Thomas Sunday

We are coming to the end of Bright Week during which every day is Pascha.  Every day, in monastic practice, we celebrate a Paschal Divine Liturgy.  Every day the hymns reflect on the Resurrection of Christ rehearsing what exactly happened on that Day and reflecting on what it means cosmically and personally. All things are filled with gladness, having received the proof of the Resurrection.  For Mary Magdalene came to the tomb;…

Why Don’t Temptations Go Away?

In homily 69, St. Isaac reminds us that temptations to sin come upon all people, even the “perfect.”  Quoting freely from St. Macarius of Alexandria, St. Isaac reminds us that our inner state is rather like the weather.  “There is cold, and soon after, burning heat, and then perhaps even hail, and after a little, fair weather.”   I think some of us will find this shocking, that even the perfect experience…

Holy Saturday and Glorious Pascha

On Holy Saturday, we begin the day with the Vespers of Pascha.  Christ has been active even though his Body still rests in the sealed tomb.  We cannot yet sing “Christ is risen” for to our physical eyes, Christ appears to be dead in the tomb, but our hearts know that Christ is already destroying Death and Hades.  Some of the Hymns for this service are set as the voice of Hades…

Holy Friday

On Holy Friday, we offer three services.  The first is the Royal Hours of Holy Friday, which continues the themes of last night, reflecting on the horror and injustice of Christ’s Crucifixion. When you were led to the Cross, O Lord, you cried out thus: “For which of my works do you want to crucify me, O Judeans?  For healing your paralytics? For raising your dead as from sleep? I healed the…

Thursday Evening of Holy Week

On Holy Thursday evening we commemorate the saving Passion of our Lord and God and Saviour Jesus Christ: the spiting, the scourging, the slapping in the face, the scorn, the mocking, the purple robe, the reed, the sponge, the vinegar, the nails, the spear, and above all the Cross and Death which he willingly suffered.  Tonight are read all of the Gospel accounts of Jesus’ betrayal, trial, humiliation and Death on the…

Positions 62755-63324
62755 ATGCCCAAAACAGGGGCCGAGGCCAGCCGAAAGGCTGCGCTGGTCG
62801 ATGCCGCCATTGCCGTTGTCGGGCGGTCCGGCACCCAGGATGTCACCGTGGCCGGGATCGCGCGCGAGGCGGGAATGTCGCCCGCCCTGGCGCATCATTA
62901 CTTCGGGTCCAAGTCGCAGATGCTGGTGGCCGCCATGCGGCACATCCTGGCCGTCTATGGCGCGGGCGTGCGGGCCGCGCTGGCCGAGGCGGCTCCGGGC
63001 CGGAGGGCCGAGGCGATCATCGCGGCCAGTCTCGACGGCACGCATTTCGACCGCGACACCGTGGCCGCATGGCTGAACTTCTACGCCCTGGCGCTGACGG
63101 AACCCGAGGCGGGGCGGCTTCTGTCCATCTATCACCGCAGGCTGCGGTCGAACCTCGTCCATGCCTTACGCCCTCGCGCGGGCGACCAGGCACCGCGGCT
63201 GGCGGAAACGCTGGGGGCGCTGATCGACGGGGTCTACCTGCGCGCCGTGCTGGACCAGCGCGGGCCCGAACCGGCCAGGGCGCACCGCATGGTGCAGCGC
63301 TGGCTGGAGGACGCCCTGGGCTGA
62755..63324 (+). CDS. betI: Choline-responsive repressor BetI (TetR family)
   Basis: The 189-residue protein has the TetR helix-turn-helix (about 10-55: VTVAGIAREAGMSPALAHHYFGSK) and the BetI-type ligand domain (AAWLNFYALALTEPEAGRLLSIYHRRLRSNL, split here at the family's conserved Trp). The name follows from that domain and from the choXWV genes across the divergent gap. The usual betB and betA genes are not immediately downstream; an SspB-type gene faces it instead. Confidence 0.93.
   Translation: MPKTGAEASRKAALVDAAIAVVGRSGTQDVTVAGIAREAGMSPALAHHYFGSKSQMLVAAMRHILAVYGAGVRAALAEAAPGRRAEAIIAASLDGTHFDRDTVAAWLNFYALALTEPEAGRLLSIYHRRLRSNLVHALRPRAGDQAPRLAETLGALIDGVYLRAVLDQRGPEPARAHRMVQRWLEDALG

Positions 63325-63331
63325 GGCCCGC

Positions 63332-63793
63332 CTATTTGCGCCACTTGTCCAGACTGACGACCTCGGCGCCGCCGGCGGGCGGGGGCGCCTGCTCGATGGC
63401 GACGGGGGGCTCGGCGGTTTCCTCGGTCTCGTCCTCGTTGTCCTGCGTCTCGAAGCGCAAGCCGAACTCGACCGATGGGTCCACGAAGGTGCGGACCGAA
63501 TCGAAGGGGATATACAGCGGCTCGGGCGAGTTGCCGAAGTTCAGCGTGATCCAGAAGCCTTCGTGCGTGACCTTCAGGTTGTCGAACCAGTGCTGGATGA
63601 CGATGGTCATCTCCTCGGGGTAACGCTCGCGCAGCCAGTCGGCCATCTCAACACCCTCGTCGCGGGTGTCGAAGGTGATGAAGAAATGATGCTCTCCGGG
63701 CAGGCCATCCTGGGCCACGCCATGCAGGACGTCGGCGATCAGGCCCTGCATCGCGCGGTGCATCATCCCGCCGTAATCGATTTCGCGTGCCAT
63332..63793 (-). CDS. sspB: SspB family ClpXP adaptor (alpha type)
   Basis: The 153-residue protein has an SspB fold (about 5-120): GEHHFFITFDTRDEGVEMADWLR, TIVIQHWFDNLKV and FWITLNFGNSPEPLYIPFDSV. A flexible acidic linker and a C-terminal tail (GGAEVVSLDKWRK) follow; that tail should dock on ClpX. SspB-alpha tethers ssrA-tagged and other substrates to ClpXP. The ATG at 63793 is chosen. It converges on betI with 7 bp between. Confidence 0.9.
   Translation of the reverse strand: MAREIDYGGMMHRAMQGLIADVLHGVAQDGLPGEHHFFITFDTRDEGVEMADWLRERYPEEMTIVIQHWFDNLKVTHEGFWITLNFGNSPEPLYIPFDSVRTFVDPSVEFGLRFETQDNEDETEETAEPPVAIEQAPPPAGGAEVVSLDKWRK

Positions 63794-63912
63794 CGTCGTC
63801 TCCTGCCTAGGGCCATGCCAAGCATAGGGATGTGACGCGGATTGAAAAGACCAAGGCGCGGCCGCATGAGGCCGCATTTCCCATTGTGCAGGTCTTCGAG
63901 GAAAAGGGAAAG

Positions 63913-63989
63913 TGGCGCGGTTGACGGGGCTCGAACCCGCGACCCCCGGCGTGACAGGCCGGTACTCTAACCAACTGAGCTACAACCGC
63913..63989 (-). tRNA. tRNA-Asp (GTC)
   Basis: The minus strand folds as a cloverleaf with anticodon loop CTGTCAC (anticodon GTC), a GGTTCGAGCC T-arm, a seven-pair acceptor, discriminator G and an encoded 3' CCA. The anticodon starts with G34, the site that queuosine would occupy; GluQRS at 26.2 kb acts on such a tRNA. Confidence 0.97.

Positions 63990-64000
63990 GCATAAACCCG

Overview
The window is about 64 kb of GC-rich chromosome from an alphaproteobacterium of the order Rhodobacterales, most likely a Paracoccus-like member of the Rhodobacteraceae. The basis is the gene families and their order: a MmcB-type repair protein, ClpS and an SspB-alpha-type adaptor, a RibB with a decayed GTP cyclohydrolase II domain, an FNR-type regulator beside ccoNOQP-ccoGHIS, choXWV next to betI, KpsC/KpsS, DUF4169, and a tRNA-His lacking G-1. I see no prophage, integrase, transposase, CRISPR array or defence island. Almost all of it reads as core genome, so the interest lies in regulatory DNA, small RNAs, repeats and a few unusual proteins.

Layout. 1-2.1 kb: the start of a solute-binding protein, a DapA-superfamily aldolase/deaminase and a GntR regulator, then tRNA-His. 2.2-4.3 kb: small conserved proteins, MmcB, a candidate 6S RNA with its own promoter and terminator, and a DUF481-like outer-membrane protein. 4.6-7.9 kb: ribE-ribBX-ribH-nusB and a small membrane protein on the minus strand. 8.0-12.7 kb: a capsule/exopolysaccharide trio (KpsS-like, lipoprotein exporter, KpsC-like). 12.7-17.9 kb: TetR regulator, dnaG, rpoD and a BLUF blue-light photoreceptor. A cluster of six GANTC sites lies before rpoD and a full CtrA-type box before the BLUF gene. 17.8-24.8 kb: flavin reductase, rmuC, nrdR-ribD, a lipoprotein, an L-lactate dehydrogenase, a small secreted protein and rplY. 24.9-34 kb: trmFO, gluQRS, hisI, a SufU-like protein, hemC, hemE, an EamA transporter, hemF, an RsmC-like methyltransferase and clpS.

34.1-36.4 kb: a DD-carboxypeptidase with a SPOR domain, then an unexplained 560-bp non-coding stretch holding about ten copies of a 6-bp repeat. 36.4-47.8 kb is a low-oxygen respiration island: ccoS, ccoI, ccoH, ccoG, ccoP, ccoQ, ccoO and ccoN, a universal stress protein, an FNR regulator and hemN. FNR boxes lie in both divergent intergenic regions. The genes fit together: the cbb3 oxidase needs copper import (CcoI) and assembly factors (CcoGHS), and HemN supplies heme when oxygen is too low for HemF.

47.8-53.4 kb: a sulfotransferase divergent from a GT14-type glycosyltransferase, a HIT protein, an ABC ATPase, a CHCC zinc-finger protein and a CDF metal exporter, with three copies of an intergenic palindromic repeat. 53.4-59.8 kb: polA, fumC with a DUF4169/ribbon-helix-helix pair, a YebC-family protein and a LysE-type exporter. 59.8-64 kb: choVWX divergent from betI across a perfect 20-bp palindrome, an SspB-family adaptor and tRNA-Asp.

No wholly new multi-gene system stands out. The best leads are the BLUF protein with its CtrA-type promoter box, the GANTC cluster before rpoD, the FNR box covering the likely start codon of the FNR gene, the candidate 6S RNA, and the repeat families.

Wednesday Evening of Holy Week

The usual service on Wednesday evening of Holy Week is the Holy Unction.  It replaces in parish practice the Matins service for the Last Supper.  However, this year our Bishop has asked us to pray this Matins service.  I speculate that one of the reasons it is normally replaced by Holy Unction is that the hymns for this Matins service are extremely sad.  The themes of the service are Christ’s humility in the…

Tuesday Evening of Holy Week

On Tuesday evening of Holy Week, we commemorate the anointing of Jesus’ feet by the sinful woman.  The hymns for this service contrast the beauty of her humility and repentance with the betrayal of Judas.  Of all of the hymns that we chant throughout the year, I think tonight’s hymns are the most beautiful and profound. The harlot came to You who love humanity.  She poured perfume and tears over your feet,…

Monday Evening of Holy Week

On Monday evening of Holy Week, we remember that on this day the religious leaders, motivated by envy, strike a deal with Judas, motivated by love of money, to betray Jesus.  The hymns, however, reflect mostly on the parables of Matthew 25.  These parables are the heart of the Orthodox Christian understanding of how we ought to relate to God and neighbour in order to cooperate with God’s saving Grace.  Consider, for…

Sunday Evening of Holy Week

Tonight we pray the first of three Bridegroom Matins.  For Holy Week all of the services are done half a day earlier than normal out of heightened anticipation (for example, on Sunday evening we are praying the service for Monday morning).  The main hymn of Bridegroom Matins is a reflection based on Matthew 24:42, “Watch therefore for you know not the hour when the Lord will come,” and Matthew 25:6, “At midnight…

Palm Sunday Reflection

After rising Lazarus in Bethany, about two miles from Jerusalem, Jesus sends two of his disciples into Jerusalem to get the untamed colt of a donkey for him to ride into the city.  That Jesus rode and didn’t walk showed his royal status, but that he rode a donkey and not a horse showed that he came as a peacemaker and not a conquer.  However, the hymns for Palm Sunday also emphasize…